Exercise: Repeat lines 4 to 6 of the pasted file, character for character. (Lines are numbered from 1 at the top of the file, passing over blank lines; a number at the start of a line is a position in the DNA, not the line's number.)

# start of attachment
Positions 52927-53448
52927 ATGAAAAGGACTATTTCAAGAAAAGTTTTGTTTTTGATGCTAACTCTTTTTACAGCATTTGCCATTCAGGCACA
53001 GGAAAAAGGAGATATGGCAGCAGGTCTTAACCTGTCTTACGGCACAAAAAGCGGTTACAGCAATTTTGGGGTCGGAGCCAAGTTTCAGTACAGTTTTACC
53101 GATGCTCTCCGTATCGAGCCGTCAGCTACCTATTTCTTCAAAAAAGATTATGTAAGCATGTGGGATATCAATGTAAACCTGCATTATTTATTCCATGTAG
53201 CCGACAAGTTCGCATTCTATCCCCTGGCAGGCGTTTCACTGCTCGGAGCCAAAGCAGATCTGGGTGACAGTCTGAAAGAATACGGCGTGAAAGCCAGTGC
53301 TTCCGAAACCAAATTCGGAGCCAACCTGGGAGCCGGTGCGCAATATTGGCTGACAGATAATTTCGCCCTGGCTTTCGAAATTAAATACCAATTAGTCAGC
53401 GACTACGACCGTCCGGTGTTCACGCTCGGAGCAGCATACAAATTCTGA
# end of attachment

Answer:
53101 GATGCTCTCCGTATCGAGCCGTCAGCTACCTATTTCTTCAAAAAAGATTATGTAAGCATGTGGGATATCAATGTAAACCTGCATTATTTATTCCATGTAG
53201 CCGACAAGTTCGCATTCTATCCCCTGGCAGGCGTTTCACTGCTCGGAGCCAAAGCAGATCTGGGTGACAGTCTGAAAGAATACGGCGTGAAAGCCAGTGC
53301 TTCCGAAACCAAATTCGGAGCCAACCTGGGAGCCGGTGCGCAATATTGGCTGACAGATAATTTCGCCCTGGCTTTCGAAATTAAATACCAATTAGTCAGC